Offering details of his achievement, Rather said the government had approached the 13th Finance Commission for help in liquidating the surging OD that usually goes to Rs 2300 crore level. The commission recommended Rs 1000 crore grant on this account if the government agrees to the Ways and Means of the RBI to manage its finances. The government will borrow interest free (he said the interest liability will not be the state responsibility) Rs 1300 crore from the market to manage the OD.

J&K Bank will continue to be state’s banker and there will not be any change in the relationship. Under the RBI approved Ways and Means Advance (WMA) the government will have to pay six percent to a level of Rs 315 crore, eight percent above Rs 315 crore and 11 percent for an OD crossing Rs 630 crore limit. This, he said, is a breather against the existing system of paying 10 percent for an OD of Rs 950 to Rs 1500 crore and 17.25 percent for amount above Rs 2000 crore.

“The new cash management system is beneficial for all the three stakeholders – state government, J&K Bank and the people of the state,” Rather ruled while terming the criticism of the decision as a malicious campaign by a class that lacks “understanding” of the new structural and fiscal reforms.

J&K Bank is not only state’s only success story. It is state’s only listed company as well. Though the state government owns over 53 percent of its stocks, 23 percent shares are with foreign institutional investors (no Indian FI has ever invested in J&K Bank). Any adverse publicity to any listed company is a serious problem and J&K Bank can not be an exception.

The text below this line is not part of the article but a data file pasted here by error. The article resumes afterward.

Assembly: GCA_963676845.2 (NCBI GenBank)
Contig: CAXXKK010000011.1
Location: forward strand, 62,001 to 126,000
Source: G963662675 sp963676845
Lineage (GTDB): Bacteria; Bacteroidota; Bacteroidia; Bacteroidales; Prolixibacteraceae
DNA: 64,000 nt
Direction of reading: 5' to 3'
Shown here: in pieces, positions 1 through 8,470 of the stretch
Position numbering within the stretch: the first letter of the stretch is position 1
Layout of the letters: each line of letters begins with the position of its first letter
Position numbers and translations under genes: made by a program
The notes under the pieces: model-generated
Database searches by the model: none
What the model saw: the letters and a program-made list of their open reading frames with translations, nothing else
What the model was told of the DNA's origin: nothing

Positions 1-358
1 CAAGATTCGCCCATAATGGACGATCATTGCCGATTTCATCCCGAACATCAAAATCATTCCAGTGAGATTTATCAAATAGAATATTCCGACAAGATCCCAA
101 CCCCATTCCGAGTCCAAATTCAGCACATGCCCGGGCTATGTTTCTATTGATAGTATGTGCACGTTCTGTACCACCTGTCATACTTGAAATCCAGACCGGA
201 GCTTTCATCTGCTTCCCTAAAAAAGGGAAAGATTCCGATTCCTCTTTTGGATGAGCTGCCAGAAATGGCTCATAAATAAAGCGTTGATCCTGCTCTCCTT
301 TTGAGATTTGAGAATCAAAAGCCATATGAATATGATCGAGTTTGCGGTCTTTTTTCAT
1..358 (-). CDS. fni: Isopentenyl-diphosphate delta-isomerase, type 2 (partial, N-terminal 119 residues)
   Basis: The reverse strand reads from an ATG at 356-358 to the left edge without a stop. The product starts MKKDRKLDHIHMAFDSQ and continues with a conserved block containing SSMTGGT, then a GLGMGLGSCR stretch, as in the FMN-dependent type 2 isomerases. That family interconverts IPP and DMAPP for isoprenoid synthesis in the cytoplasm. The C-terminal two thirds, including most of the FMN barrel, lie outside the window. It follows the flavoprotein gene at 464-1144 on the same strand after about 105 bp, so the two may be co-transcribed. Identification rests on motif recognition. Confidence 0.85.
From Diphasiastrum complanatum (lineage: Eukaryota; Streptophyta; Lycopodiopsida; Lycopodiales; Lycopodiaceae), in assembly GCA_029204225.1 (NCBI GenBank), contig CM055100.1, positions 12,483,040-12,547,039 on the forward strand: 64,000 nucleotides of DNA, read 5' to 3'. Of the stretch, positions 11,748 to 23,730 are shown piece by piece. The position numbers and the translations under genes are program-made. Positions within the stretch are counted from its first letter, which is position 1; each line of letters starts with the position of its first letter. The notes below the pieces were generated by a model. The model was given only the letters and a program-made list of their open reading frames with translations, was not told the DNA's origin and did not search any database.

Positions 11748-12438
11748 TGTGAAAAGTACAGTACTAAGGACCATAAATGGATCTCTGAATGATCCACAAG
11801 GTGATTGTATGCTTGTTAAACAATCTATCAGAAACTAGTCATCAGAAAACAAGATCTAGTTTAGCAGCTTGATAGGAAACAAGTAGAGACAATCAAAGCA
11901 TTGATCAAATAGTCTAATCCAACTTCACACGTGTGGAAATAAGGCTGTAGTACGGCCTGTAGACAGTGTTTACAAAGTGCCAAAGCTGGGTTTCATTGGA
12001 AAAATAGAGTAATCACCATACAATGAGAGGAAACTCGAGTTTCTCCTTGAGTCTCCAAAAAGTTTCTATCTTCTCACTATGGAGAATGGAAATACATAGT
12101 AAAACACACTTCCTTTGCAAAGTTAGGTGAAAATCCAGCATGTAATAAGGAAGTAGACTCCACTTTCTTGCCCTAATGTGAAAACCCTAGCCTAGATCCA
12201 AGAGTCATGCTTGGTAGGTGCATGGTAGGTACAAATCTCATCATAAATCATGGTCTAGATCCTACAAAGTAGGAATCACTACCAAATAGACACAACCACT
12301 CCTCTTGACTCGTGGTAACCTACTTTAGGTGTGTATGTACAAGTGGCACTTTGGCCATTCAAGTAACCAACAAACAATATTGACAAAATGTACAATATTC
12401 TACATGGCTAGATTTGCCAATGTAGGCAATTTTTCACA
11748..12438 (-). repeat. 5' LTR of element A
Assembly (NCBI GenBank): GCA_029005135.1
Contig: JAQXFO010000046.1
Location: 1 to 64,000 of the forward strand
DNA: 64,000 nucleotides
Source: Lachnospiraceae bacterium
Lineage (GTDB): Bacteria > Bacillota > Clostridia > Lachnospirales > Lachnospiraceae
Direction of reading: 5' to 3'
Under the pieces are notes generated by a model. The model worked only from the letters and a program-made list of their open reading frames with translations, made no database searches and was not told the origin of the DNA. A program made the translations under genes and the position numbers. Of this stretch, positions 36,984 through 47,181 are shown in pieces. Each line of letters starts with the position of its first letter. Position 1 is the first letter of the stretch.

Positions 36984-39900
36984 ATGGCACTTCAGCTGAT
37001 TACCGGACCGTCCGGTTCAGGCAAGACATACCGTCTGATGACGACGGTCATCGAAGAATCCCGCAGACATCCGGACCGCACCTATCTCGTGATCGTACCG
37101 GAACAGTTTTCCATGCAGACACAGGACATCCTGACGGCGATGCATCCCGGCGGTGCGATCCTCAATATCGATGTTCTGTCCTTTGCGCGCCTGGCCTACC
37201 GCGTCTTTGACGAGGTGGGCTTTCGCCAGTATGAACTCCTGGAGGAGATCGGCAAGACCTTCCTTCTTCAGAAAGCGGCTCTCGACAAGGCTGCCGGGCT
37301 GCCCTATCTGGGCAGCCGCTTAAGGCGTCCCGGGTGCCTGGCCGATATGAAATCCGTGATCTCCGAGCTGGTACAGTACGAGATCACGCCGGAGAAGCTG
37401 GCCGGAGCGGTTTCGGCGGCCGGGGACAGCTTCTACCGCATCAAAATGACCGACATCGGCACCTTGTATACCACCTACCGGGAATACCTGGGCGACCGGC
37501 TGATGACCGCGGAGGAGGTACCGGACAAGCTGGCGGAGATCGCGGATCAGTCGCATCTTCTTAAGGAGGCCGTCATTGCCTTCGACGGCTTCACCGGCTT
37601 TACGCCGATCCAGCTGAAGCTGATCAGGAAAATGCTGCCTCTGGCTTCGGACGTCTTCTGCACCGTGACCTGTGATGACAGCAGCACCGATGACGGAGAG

For no reasons of its making, J&K Bank is caught between its majority owners (the government) and the regulator (RBI) – a real devil and deep sea situation. It can not tilt either way. But grudgingly it issued a long statement, revealing what was already on the newspaper front-pages but adding that the agreement has added to its role and responsibilities in the state.

In the short term, the bank does not lose much. “The government is just a client who returns the money that it had taken,” explained a senior executive. “Money belongs to public and its presence in our vaults is a liability so we have already chalked out a contingency plan to deploy these funds which will take place as and when we get the cash.” Any financial institution having a loan book of over Rs 23000 crore knows where to park Rs 2300 crore.